He had wanted to bring her to Cranford in his junior year, but the trip was expensive and there was his education to consider, first, of all. Once he was established as a lawyer, supported by t he connections he had made at the university, Katy’s future was, he felt, secure. The salary which he received as business manager of the t ranford paper had been banked in her name, and now. the week before Commencement, Katy was on her way to join him

Und possibly remain in the East—it might be for ever. He had all the impatience of a lover in those days after Katy had boarded the local train at Higgins Crossing, on the first step of her journey east. It was four long years since he had seen her, and in that time, Joel had learned many things about girls. If a girl fell flat, it was almost irrevocable. Too many times had he seen young women, much press-agented before their arrival at Cranford, call forth a downward twist of every masculine thumb in the university. He had learned, too, that a man was frequently accepted in social circles to which his sisters were uninvited; there were several examples of that among the students whose families were Cranford people. The Schuyler butler, silent social spokesman for the Schuyler family, had accepted him without question. But would fee accept Katy?

Í Joel worried exceedingly, during those days while he prepared Katy’s room at the Cranford Inn. Things that had disturbed him not at all, in his own first years at Cranford, loomed up, large and important, in connection .with Katy. Unconsciously, little streams of acquired snobbery crept forth; he found himself wondering about Katy’s table manners, her voice, her general appearance.

All his friends helped enthusiastically in decorating the little room overlooking the campus; Alice Schuyler, Nick’s older sister, appeared with her car loaded with cushions and knick-knacks; when Redge Hoyt brought his offering of a sofa-pillow of felt, loud and out of keeping with the rest of the room, in its woven strips of the Cranford colors, orange and green, he concealed it behind Alice’s rose colored cushions.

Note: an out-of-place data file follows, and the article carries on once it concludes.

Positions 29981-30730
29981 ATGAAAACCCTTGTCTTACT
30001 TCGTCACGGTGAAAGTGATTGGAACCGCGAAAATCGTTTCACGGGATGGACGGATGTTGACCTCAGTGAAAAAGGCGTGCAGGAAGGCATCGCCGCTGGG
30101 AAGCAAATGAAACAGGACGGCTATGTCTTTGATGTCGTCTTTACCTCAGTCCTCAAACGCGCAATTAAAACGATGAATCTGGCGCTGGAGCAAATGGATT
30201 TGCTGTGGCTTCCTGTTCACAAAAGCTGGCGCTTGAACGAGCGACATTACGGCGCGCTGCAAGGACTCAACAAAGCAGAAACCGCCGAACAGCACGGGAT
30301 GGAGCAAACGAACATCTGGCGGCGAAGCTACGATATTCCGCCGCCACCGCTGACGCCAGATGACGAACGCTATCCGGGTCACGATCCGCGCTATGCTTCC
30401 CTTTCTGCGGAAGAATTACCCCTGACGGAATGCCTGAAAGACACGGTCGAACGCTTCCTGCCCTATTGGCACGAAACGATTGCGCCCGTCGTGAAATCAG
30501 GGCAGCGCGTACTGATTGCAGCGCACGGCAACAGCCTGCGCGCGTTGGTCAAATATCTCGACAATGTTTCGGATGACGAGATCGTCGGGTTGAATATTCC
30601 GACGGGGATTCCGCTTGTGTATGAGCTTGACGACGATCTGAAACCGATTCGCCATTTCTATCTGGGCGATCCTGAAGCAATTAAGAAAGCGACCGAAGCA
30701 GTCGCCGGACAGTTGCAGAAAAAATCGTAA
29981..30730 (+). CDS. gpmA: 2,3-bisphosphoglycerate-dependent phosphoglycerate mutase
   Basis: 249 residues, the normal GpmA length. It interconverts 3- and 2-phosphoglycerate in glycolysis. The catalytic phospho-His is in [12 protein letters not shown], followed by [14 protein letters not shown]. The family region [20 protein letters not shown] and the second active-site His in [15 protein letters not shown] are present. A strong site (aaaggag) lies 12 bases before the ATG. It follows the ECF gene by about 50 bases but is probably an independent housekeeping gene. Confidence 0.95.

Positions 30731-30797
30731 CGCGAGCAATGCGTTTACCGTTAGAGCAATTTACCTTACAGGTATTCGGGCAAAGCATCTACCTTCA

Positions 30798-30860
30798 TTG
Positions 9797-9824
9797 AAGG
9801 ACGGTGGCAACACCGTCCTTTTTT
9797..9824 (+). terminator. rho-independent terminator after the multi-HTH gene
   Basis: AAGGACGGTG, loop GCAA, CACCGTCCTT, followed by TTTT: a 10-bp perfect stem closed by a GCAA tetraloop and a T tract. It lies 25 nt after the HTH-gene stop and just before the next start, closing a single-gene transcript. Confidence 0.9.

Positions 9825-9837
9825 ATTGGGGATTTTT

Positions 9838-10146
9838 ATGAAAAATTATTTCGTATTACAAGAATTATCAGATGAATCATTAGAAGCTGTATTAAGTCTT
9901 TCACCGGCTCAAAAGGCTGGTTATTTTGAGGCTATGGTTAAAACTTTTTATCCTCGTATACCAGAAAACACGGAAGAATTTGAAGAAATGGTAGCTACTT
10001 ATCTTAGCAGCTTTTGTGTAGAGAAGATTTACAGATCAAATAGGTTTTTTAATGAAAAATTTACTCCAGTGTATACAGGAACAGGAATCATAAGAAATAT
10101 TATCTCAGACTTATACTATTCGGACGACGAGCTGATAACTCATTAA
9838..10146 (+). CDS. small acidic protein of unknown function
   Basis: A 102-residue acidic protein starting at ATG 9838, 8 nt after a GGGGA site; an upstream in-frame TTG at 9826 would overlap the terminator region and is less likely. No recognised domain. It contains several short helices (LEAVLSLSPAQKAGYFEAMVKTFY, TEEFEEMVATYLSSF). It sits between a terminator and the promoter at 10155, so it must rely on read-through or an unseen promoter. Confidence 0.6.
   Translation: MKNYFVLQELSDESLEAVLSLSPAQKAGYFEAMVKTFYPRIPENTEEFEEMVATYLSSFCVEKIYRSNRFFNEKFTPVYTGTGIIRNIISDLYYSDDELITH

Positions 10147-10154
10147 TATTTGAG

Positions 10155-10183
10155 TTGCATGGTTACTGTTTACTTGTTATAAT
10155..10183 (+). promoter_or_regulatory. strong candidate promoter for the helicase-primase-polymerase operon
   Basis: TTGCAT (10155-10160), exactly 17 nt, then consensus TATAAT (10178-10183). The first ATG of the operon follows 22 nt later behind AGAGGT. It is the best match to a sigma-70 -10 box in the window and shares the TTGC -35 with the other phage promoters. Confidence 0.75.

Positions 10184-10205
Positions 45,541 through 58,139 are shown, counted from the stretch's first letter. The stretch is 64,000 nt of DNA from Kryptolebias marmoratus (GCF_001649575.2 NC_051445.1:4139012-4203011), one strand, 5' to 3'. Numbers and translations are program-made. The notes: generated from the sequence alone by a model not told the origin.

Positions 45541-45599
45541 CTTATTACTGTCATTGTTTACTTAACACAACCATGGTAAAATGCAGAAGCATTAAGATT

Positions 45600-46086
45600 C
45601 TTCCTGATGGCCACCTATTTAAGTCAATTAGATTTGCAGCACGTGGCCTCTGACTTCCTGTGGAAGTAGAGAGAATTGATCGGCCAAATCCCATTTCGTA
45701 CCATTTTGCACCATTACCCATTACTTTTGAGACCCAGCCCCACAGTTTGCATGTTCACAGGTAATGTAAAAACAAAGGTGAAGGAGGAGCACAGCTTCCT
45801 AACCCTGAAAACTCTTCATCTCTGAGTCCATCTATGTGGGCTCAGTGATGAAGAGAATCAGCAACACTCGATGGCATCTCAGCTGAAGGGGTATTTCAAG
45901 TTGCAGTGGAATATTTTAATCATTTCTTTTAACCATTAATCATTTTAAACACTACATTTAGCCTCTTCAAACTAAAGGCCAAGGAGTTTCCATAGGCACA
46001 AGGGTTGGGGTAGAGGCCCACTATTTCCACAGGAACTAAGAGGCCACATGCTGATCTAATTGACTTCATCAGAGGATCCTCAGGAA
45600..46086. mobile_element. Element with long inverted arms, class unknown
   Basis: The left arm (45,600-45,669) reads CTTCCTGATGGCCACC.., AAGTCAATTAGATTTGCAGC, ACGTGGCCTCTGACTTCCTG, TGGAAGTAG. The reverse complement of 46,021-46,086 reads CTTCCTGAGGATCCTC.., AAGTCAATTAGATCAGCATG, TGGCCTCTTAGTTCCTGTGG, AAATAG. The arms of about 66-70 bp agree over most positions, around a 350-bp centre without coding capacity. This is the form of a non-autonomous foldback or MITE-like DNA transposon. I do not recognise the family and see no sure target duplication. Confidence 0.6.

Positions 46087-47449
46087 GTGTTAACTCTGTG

ON THE day before Katy’s arrival, Alice appeared with a basket of flowers.

“I do hope that Katy isn’t going to be too tired after the trip,” she said, as she set about the vases, smiling at Joel as she worked. “There’ll be just time for her to wash and l'est a minute before Nick’s tea. Then dinner at our house and the dance.” Her clear gray eyes shone suddenly. “Gosh, Joel, wait ’til you see the head-dress Mother got for me yesterday. It’s going to knock ’em cold!” Her cheeks seemed to warm, in anticipation of the decoration. “A silver band with little bunches of grapes—pearls—at the sides. There’s always such a mob at these dances that I like to have something distinctive so’s my friends can find me.”

“I don’t think you need to worry about that,” Joel

returned, smiling. He liked to see the calm, composed Alice grow enthusiastic over such things as head dresses. Their friendship had progressed in leaps over the details of Katy’s arrival.

What fun it was going to be to buy things like that for Katy! And again, mingled with his pleasure, he bad a slight feeling of chill. He did want Alice to like Katy, to approve of her. Sometimes they seemed so widely separated, Higgins Crossing—and Midlands!

Nick was unable to go with him to the station to meet Katy—the tea which was to take place at their club was filling all his time and Alice’s—and an hour before the train was due, Joel left his room, and started across the campus toward the main street of Cranford.

The entire town was decorated for Commencement: over the broad square of lawn before Valentine Hall, the oldest and most lovely of the buildings on the campus, Japanese lanterns had already been strung; the grass was almost hidden by the crowds of students and girls in bright’y colored frocks and hats.

Members of the graduating class escorted knots of people from, building to building; the shops along the main street were hung with bunting, flanked by a polished line of parked motors. Joel walked along, nodding and speaking to acquaintances, excitement hot in his heart. Graduation—and the beginning of life for Katy! He had the entire week so carefully planned, from the moment she set foot on the platform.. No girl in Canada was to have such a week; no other girl at Cranford would go to so many of the “best” parties, meet so many of the leading people.